health

"I lived in torture." One woman's story of the lasting effects of high school bullying.

I’m a 34 year old woman. I have a career I am proud of, I have values that I stand by, I think I am a good friend, and I am plagued by insecurity stemming from my childhood. The fact that I “think” I’m a good friend rather than knowing is just one example of this.

It is amazing how profound the impact of childhood bullying can be, and continues to be, for an adult woman.

I still don’t know what was or is wrong with me. Why I was friends with some kids in primary school and suddenly I wasn’t. Why my young “friends” literally ran away from me one recess as a way to de-friend me. On another occasion I had a peer put “itching powder” down my back and the teacher had to offer me a shower in the teacher’s quarters to relieve the itch. It was embarrassing to say the least. I still don’t know my crime. I was maybe eight years old.

What I do know is that the internal scars that experience created are embedded in me, and have impacted on every aspect of my life. I lived in torture through the rest of primary school. I was a painfully shy girl in high school who didn’t try to make friends as, well, who would want me? I remember doing a questionnaire in class in Year 8 where you had to say how many friends you had. I wrote 1 – I was nothing if not honest – and the girl next to me noticed and said she was my friend. Can you imagine being that girl? Mortified at her own answer, embarrassed someone had noticed, proud to be able to cross out the 1 and put a 2. That second friend changed schools shortly after.

I survived high school. I still don’t know how. In all honesty, it is a minor miracle. More torture. More horrific girls. More insecurities developed. Add in hormones. Significant depression. Thoughts of wishing I could just run through the glass door front entrance of the school and forget everything. To not have to fight any more. And yet I somehow survived.

Listen to Mamamia Out Loud: Do parents have to crack down on teens?

I got to University and was overwhelmed by actually meeting nice people and forming friendships. For whatever reason, my depression got worse. I developed bulimia, started self-harming and having thoughts of ending my life. I somehow had some insight and sought the help of the Uni’s free counselling service. They made me sign a contract that said I wouldn’t kill myself. All I saw was that to them I was a liability, they didn’t care about me but wanted to make sure I wasn’t detrimental to the Uni’s reputation.

I went to my GP and asked for an antidepressant. Bizarrely, and honestly reflecting my mental state, I was worried she would say no. Of course she didn’t. I filled the prescription and had to hide the box secretly in my room. My family (I thought) had no idea of my torment.

My GP was my saviour. I couldn’t tolerate the meds and had to stop them. She suggested I see a private psychologist but I couldn’t afford it, and was aware that one of my siblings was seeing the same person. I didn’t want to talk to anyone, but I agreed to continue seeing my GP. She saw me every week for a double appointment. I apologized every time for taking up her valuable time that was surely better spent on someone else. Those appointments saved my life.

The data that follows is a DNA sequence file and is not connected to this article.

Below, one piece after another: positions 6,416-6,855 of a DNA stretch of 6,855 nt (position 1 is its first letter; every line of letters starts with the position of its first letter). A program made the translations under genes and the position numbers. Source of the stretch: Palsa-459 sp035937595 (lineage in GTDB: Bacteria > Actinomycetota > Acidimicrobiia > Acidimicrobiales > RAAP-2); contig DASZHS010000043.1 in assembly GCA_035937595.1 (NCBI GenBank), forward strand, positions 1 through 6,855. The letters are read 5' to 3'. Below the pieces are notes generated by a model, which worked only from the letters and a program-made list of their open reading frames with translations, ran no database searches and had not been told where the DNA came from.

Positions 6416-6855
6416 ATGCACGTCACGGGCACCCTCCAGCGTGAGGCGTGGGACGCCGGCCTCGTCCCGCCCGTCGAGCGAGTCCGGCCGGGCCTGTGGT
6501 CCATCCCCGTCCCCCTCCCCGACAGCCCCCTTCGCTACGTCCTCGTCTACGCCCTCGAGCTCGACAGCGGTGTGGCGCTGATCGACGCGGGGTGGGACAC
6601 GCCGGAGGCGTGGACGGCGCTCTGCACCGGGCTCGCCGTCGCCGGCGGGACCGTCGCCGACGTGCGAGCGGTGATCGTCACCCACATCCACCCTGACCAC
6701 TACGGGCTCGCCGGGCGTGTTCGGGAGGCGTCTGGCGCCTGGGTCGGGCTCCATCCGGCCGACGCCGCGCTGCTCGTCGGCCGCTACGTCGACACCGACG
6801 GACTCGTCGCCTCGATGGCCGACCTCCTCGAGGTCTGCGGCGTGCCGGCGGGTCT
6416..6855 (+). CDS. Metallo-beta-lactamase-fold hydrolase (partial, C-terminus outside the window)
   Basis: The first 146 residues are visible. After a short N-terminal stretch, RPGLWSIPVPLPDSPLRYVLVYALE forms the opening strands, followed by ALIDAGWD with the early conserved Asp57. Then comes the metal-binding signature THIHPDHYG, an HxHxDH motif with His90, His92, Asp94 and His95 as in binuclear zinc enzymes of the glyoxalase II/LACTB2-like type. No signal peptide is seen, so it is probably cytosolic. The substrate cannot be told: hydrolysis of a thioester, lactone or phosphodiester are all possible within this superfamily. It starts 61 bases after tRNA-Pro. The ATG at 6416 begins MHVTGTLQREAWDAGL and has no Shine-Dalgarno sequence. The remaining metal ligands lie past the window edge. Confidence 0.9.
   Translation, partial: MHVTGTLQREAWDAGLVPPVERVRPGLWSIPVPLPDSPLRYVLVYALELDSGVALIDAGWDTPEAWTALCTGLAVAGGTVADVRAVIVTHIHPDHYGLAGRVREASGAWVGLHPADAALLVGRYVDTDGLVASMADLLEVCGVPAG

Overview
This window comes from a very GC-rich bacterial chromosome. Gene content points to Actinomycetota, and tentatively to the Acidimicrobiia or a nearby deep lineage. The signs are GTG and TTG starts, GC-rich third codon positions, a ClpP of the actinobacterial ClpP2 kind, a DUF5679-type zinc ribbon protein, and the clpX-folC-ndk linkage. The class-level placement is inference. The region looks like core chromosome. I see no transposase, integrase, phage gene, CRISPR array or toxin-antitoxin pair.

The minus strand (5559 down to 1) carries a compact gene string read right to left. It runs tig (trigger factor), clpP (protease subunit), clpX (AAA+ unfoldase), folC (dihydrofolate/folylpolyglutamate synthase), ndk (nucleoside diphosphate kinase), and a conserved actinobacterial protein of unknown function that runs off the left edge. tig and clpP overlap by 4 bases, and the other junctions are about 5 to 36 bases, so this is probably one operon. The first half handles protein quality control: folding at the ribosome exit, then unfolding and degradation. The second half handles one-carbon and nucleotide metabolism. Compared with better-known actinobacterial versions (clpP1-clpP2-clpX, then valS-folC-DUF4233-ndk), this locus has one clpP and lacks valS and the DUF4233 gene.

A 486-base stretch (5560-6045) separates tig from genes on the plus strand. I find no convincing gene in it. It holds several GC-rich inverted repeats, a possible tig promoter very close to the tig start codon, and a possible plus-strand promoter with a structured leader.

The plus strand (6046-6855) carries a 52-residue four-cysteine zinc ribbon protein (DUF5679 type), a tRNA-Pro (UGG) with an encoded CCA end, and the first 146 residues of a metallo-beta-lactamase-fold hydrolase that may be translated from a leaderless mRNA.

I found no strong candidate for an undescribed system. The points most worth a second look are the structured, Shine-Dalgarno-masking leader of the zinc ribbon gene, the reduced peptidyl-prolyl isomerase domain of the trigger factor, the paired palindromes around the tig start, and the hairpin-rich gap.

I dropped out of Uni. I worked in retail and travelled a bit. Somehow I recovered. I made great friends and I started a career in a caring profession in my bid to help others who might be as desperate as I was as a young adult.

ADVERTISEMENT
Image via iStock.

I'm now 34 and I still struggle with periods of depression. My family now offhandedly tell me they knew of my school problems, like it was nothing, but not one of them ever talked to me about it at any time when I needed it most. I felt alone and they still have no idea how serious it was or that they almost lost me. I have never talked to them about it. I'm lucky I have amazing friends who I trust implicitly and have talked to instead.

Yet even with my amazing friends, I question as to whether I belong with them. I am still waiting for them to run away from me, just like when I was eight years old. If this has impacted so much on friendships, you can imagine how it impacts on relationships. Who would want me? You have to be confident these days and put yourself out there, and for me that may as well be putting myself in a shark tank. I was a virgin until I was in my 30s. It became a bigger and bigger issue in my head prior to this and was personally mortifying. I am also crippled by anxiety as to how people will judge me in any social situation. Thinking of this causes the depression to rear its ugly head and the cycle re-starts again...

I don't expect any resolution for my own issues with my childhood bullies. Sadly, it's quite possible that they have no recollection of the events and no idea how much they affected me.

My message is this: kids can be cruel, but adults should have insight. Teach your children to have compassion. Teach them to not judge others for being different. Tell them it is OK to be who they are. Talk to them if you think they are struggling. Give them an open door to walk through whenever they need it. Ask those you love if they are OK. It may be awkward for you to start a conversation, but it can be life-saving for them.

A small act of a child can have a long-lasting effect on a person. Please look after yourself, your own, and others.

If you or a loved one is suffering with poor mental health, Mamamia urges you to contact Lifeline on 13 11 14, or BeyondBlue.

FROM OUR NETWORK
00:00 / ???